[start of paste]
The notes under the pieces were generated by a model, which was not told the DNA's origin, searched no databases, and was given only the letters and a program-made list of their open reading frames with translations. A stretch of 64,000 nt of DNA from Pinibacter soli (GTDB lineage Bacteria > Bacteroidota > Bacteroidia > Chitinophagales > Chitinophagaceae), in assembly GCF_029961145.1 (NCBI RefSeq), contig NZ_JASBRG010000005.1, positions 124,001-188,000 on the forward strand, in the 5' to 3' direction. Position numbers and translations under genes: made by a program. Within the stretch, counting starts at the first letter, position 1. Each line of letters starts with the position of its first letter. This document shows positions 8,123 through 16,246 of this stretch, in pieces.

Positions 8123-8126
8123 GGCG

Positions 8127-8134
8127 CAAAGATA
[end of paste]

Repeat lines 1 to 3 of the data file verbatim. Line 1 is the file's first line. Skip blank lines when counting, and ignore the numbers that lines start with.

The notes under the pieces were generated by a model, which was not told the DNA's origin, searched no databases, and was given only the letters and a program-made list of their open reading frames with translations. A stretch of 64,000 nt of DNA from Pinibacter soli (GTDB lineage Bacteria > Bacteroidota > Bacteroidia > Chitinophagales > Chitinophagaceae), in assembly GCF_029961145.1 (NCBI RefSeq), contig NZ_JASBRG010000005.1, positions 124,001-188,000 on the forward strand, in the 5' to 3' direction. Position numbers and translations under genes: made by a program. Within the stretch, counting starts at the first letter, position 1. Each line of letters starts with the position of its first letter. This document shows positions 8,123 through 16,246 of this stretch, in pieces.

Positions 8123-8126
8123 GGCG